Spider silk is a material that has huge potential for medical and military uses, but scientists have been unable to find a way to mass-produce the silk in a cost effective way. Michigan-based Kraig Biocraft Laboratories have found a way to do just that with genetically-engineered silmworms. The company recently announce that they found a way to double the production rate of Monster Silk, one of their commercial products.
Spider silk is both stronger and lighter than other fabrics, so it would ideally be used for body armor and medical sutures. In fact, the US military is currently experimenting with underwear made of silk to protect soldiers from explosions. Silk doesn't melt into the skin like other materials when exposed to heat and it is able to resist the penetration of fine particles like sand and dirt, helping to keep wounds clean.
"Our production system is the only commercially viable technology for producing spider silk," said Kim Thompson, founder and CEO of Kraig, adding that genetically engineered silkworms are "the only way to go."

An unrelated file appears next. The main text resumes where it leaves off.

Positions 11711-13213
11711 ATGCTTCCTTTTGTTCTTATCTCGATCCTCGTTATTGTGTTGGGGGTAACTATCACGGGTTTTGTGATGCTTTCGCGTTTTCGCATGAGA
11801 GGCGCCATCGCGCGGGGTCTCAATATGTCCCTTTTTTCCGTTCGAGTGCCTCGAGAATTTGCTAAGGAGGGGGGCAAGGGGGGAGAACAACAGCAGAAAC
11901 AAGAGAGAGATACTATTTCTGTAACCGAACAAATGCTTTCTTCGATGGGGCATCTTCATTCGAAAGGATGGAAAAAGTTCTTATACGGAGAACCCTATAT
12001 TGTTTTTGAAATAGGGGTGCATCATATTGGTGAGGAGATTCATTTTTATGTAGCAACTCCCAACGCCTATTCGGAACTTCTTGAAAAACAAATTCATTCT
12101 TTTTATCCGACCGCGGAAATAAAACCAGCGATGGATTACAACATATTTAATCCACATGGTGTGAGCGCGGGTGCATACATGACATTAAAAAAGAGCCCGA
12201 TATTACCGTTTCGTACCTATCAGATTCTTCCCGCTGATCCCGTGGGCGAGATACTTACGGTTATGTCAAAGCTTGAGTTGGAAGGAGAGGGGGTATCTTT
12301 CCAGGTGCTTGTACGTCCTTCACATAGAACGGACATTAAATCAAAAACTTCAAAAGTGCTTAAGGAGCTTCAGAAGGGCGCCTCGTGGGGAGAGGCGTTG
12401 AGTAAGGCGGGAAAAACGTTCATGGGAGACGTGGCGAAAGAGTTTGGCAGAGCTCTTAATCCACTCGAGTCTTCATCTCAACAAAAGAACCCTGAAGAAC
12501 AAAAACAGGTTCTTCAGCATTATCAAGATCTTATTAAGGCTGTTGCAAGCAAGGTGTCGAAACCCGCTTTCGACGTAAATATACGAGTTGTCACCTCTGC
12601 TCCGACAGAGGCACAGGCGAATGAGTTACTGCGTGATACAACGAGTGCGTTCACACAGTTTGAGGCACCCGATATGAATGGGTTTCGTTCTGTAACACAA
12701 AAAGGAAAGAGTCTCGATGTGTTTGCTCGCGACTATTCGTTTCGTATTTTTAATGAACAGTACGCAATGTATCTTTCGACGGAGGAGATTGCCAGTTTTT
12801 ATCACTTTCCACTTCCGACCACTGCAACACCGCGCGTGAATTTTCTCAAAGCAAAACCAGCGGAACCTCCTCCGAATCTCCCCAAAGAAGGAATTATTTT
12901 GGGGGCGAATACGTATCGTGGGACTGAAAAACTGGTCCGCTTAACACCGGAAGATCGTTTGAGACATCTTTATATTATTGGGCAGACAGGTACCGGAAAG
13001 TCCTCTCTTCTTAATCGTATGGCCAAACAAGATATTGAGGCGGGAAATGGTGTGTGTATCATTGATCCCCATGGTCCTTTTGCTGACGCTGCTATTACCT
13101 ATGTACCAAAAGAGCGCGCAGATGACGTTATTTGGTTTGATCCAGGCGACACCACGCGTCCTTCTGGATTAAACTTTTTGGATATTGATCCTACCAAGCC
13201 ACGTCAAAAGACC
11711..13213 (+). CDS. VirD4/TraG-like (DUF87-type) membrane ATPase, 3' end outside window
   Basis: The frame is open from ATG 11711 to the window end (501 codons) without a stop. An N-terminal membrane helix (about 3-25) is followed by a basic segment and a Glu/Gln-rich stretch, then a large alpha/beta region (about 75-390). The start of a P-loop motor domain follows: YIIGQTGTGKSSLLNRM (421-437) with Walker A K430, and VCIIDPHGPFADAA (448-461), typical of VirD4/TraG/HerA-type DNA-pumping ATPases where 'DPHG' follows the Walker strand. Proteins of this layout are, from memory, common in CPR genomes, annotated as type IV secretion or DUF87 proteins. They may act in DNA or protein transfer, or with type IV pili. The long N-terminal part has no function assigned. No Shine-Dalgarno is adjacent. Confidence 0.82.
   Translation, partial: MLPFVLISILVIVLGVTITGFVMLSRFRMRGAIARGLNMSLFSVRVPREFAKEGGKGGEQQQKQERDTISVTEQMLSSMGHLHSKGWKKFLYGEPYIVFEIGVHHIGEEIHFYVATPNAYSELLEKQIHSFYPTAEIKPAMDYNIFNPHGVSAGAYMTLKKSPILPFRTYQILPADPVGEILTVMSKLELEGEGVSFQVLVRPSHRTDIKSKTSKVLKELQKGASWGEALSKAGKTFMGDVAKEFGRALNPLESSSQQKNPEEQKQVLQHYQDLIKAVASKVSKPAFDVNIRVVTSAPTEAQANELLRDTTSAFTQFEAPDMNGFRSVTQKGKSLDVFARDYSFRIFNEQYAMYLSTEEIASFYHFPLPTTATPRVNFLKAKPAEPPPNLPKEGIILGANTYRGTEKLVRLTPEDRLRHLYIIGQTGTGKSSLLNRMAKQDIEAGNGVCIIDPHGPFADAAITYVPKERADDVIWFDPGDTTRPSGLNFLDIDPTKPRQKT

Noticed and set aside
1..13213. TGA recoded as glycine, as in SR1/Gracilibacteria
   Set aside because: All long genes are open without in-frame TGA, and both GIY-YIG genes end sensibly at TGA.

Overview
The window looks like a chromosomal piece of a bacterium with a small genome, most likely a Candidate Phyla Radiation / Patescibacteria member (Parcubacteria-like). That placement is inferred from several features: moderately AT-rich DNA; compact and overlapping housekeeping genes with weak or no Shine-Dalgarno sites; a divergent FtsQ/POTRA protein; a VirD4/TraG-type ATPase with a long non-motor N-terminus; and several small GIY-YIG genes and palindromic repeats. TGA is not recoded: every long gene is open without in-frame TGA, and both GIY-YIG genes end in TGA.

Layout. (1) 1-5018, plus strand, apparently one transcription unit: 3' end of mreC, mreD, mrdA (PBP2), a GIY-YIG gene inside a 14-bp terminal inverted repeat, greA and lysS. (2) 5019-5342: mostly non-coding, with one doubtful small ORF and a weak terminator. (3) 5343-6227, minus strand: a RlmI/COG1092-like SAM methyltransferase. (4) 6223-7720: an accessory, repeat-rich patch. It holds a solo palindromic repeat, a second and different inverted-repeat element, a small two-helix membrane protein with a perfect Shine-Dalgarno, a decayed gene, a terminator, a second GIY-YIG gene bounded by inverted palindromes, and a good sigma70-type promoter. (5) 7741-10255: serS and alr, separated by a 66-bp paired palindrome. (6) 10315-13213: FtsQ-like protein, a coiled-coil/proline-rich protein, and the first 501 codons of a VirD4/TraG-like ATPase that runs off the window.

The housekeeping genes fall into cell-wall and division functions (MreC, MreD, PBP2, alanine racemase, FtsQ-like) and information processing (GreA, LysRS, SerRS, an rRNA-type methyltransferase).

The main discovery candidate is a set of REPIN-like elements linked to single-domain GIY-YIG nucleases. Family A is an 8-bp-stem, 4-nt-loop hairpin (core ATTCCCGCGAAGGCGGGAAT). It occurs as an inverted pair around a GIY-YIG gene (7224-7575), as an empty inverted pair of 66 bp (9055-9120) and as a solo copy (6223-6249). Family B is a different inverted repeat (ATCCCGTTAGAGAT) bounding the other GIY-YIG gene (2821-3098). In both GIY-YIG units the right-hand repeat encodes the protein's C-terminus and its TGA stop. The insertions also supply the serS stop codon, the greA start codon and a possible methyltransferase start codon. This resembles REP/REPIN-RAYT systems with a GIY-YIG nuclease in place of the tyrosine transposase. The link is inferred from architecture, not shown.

Kraig produces spider silk by inserting specific spider genes into silkworm chromosomes. The worms, which are actually moths, produce threads that are almost identical to spider silk. By changing the DNA sequence, researchers can vary factors like flexibility, strength and toughness.
In the long run, Kraig hopes to use their spider silk for medical and military applications. In the short term, they plan to use their product for clothing, such as dress shirts and ties.
"No one material can ever satisfy all textile needs," Thompson said. "We're hoping to add one more arrow to the quiver, and we think it's a multi-billion dollar arrow."